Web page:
In the range , there exists a random simple curve with and . In the range , there exists a random simple curve . These curves have double points and they hit , but they never cross themselves. In the range , there exists a random simple curve . These curves are the space-filling curves, but they never cross themselves.
When , these random curves are the space-filling curves. It is easy to obtain that In order to prove Theorem 2, therefore, it is sufficient that we only need to prove the theorem when .
Recallingby using Markov property, it is easy to see that is a martingale. That is, is a martingale if we define . Hence, we haveBy using Itô formula  at , this implies thatBecause the intersection probability in our question only depends on the ratio , we define the transformation , where is some second-order derivative function. Thus, we haveMultiplying by and letting , this yieldsMultiplying by and combining terms, we obtainOr equivalently (because )It is easy to know that the second-order differential equation (28) has regular singular points at 0, 1, and . Hence, it is possible to transform it into a hypergeometric differential equation  by writing (28) asIn order to solve (29), our main goal is to find a transformation such that it is a hypergeometric differential equation. We find that the transformation as follows just is our expectation:where .
By (30), we haveBy substituting (30) and (31) into (29), we finally obtainIt is easy to see that (32) is now a well-known hypergeometric differential equation whose general solution is given byHence, we finally obtain that the general solution of (28) isFurthermore, physical considerations imply that as (or ) and as (or ). This yields Thus, This completes the proof of Theorem 3.
By using the knowledge of the conformal transformation, For any bounded, simply connected planar domain, we have a similar theorem.
Theorem 4. Let be a bounded, simply connected domain and let , , , and be four points ordered counterclockwise around . The intersection probability for the trance of the chordal from to in and planar Brownian motion started from to in satisfieswhere and is the conformal transformation with , , and .
Conflict of Interests
The authors declare that there is no conflict of interests regarding the publication of this paper.
This work was supported by the National Natural Science Foundation of China (no. 11161004) and the Natural Science Foundation of Guangxi (no. 2013GXNSFAA019015).
- O. Schramm, “Scaling limits of loop-erased random walks and uniform spanning trees,” Israel Journal of Mathematics, vol. 118, pp. 221–288, 2000.
- G. F. Lawler, O. Schramm, and W. Werner, “One-arm exponent for critical 2D percolation,” Electronic Journal of Probability, vol. 7, no. 2, pp. 1–13, 2002.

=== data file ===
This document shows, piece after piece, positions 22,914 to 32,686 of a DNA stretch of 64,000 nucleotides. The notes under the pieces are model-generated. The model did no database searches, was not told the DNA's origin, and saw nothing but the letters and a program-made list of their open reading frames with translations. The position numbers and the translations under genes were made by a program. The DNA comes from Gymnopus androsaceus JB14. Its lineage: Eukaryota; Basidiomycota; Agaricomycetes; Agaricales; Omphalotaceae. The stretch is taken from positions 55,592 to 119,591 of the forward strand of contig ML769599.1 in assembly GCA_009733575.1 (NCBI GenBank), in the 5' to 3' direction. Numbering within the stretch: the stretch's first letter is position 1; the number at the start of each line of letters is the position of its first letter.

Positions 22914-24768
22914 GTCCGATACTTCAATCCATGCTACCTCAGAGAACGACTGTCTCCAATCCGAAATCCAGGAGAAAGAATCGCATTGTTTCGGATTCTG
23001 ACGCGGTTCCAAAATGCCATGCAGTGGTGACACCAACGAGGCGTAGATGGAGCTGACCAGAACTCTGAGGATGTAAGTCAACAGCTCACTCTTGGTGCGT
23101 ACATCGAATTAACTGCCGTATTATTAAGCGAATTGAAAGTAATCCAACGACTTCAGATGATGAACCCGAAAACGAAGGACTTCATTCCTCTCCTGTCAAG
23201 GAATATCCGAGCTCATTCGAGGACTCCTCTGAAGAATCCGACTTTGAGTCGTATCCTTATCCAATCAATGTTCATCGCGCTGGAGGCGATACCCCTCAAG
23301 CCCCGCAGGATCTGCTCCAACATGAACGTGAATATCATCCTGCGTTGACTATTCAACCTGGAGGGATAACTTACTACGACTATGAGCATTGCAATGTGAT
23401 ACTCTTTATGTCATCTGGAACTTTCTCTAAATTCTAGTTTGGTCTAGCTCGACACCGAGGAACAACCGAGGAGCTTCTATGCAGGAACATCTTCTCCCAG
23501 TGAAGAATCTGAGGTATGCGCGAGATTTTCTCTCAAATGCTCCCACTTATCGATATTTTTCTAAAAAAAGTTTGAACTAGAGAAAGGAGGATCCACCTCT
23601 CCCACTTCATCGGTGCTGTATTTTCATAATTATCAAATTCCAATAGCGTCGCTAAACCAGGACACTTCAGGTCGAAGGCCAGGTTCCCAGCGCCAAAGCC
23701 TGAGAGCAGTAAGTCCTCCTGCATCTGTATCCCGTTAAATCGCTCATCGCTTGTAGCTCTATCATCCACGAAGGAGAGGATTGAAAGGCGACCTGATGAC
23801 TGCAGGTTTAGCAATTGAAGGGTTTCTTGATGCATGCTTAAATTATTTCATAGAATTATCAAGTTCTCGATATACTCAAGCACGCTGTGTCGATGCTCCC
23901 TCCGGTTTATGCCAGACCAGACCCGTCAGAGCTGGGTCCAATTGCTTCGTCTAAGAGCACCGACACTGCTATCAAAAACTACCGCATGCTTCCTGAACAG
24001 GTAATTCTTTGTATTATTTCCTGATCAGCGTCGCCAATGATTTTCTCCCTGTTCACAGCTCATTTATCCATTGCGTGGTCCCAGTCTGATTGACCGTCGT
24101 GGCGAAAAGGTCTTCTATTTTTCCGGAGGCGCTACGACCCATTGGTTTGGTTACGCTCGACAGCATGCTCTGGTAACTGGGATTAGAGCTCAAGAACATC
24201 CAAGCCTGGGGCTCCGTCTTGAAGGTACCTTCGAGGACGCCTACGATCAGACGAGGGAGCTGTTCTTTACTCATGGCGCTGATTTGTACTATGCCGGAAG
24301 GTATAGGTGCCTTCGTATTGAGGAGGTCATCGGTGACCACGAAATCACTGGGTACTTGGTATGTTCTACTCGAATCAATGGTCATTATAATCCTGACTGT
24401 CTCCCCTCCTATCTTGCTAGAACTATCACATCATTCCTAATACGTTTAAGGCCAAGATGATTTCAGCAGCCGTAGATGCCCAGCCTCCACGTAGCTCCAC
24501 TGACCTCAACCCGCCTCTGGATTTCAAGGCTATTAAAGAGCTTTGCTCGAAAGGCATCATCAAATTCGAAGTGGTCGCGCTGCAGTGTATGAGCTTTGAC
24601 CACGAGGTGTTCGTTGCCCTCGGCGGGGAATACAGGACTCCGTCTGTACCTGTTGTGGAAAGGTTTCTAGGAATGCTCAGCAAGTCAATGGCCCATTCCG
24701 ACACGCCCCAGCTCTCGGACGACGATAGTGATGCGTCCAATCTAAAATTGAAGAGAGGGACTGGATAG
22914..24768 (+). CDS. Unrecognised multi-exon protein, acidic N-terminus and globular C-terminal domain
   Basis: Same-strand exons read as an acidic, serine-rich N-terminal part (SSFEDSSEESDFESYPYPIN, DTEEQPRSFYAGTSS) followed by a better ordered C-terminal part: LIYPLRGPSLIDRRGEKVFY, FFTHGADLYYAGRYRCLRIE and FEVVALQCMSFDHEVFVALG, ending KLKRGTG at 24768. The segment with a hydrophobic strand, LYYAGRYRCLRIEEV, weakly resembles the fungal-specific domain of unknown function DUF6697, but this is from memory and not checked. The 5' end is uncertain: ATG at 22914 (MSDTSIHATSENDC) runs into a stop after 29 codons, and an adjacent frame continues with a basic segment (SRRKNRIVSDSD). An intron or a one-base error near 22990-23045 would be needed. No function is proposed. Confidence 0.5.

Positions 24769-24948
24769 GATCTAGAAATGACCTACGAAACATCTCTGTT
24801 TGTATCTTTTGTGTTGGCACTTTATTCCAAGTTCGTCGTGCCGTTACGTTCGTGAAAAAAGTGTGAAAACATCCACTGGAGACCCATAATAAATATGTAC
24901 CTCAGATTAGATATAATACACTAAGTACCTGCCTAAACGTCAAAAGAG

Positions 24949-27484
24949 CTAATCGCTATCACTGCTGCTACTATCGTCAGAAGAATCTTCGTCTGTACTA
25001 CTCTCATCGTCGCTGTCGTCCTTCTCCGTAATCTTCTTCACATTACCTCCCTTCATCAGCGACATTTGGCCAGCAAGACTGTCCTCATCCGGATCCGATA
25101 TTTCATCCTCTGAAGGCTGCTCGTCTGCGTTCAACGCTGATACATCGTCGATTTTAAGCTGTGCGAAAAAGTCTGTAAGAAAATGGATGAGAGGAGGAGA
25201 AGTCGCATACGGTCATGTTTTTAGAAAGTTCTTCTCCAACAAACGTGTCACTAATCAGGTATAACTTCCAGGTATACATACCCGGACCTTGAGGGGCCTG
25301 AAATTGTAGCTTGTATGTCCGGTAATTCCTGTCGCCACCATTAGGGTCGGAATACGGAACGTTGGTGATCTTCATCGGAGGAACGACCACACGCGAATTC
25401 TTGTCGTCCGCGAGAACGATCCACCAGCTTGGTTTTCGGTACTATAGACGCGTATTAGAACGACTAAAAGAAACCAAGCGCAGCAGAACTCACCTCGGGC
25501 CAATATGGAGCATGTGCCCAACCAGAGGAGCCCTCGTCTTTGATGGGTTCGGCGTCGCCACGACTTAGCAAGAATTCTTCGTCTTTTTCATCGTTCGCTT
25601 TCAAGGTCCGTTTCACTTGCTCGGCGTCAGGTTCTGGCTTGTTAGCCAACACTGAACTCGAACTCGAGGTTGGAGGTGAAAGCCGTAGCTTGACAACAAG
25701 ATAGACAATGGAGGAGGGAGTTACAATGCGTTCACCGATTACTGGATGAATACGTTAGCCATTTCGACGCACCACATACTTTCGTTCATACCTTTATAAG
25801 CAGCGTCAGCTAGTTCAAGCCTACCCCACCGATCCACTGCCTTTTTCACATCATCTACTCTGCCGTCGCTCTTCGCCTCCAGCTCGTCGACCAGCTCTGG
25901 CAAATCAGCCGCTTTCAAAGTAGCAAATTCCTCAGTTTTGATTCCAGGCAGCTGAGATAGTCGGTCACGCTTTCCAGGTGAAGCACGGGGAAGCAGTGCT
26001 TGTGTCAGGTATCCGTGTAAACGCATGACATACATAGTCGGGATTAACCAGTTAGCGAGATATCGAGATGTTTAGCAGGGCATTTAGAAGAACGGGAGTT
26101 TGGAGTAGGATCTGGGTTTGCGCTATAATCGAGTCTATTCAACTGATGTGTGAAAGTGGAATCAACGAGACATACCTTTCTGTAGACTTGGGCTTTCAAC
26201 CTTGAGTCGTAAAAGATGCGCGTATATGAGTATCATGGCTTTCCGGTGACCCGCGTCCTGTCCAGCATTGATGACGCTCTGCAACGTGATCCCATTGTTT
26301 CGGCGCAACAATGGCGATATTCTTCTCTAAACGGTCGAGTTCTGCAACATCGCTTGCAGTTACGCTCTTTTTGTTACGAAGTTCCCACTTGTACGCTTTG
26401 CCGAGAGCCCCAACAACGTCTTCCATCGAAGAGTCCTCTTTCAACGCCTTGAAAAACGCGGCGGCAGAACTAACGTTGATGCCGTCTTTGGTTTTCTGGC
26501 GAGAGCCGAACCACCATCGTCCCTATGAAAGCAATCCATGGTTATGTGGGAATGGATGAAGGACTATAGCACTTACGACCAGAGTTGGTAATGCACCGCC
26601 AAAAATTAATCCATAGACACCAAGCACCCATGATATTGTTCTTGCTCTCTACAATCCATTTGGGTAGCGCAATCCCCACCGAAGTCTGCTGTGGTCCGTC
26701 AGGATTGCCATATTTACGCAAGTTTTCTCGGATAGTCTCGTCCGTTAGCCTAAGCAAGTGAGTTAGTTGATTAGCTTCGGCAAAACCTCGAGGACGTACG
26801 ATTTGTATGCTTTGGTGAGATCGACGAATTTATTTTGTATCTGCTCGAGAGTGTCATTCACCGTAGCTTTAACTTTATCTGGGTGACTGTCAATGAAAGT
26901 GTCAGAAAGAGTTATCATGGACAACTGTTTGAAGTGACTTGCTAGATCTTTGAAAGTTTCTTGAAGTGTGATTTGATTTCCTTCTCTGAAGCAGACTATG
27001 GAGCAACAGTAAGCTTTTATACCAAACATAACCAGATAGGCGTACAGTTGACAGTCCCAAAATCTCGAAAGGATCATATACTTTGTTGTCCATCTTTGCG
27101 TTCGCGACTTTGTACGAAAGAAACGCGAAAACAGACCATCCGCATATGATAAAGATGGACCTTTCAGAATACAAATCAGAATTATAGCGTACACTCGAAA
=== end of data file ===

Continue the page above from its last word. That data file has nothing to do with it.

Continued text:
- G. F. Lawler, O. Schramm, and W. Werner, “Values of Brownian intersection exponents, I: half-plane exponents,” Acta Mathematica, vol. 187, no. 2, pp. 237–273, 2001.
- G. F. Lawler, O. Schramm, and W. Werner, “Values of Brownian intersection exponents. II. Plane exponents,” Acta Mathematica, vol. 187, no. 2, pp. 275–308, 2001.
- G. F. Lawler, O. Schramm, and W. Werner, “Values of Brownian intersection exponents III: two-sided exponents,” Annales de l'Institut Henri Poincare, vol. 38, no. 1, pp. 109–123, 2002.
- M. J. Kozdron, “On the scaling limit of simple random walk excursion measure in the plane,” ALEA—Latin American Journal of Probability and Mathematical Statistics, vol. 2, pp. 125–155, 2006.
- M. J. Kozdron, “The scaling limit of Fomin's identity for two paths in the plane,” J. C. R. Math. Rep. Acad. SCI. Canada, vol. 29, no. 3, pp. 65–80, 2007.
- G. F. Lawler, Conformally Invariant Processes in the Plane, vol. 114 of Mathematical Surveys and Monographs, American Mathematical Society, Providence, RI, USA, 2005.
- S. Rohde and O. Schramm, “Basic properties of SLE,” Annals of Mathematics, vol. 161, no. 2, pp. 883–924, 2005.
- R. Langlands, P. Pouliot, and Y. Saint-Aubin, “Conformal invariance in two-dimensional percolation,” Bulletin American Mathematical Society: New Series, vol. 30, no. 1, pp. 1–61, 1994.
- C. Pommerenke, Boundary Behaviour of Conformal Maps, vol. 299 of Grundlehren der Mathematischen Wissenschaften, Springer, New York, NY, USA, 1992.
- D. Revuz and M. Yor, Continuous Martingales and Brownian Motion, Springer, 2004.
- M. Abramowitz and I. A. Stegun, Eds., Handbook of Mathematical Function with Formulas, Graphs, and Mathematical Tables, National Bureau of Standards, Washington, DC, USA, 1972.
Copyright © 2015 Shizhong Zhou and Shiyi Lan. This is an open access article distributed under the Creative Commons Attribution License, which permits unrestricted use, distribution, and reproduction in any medium, provided the original work is properly cited.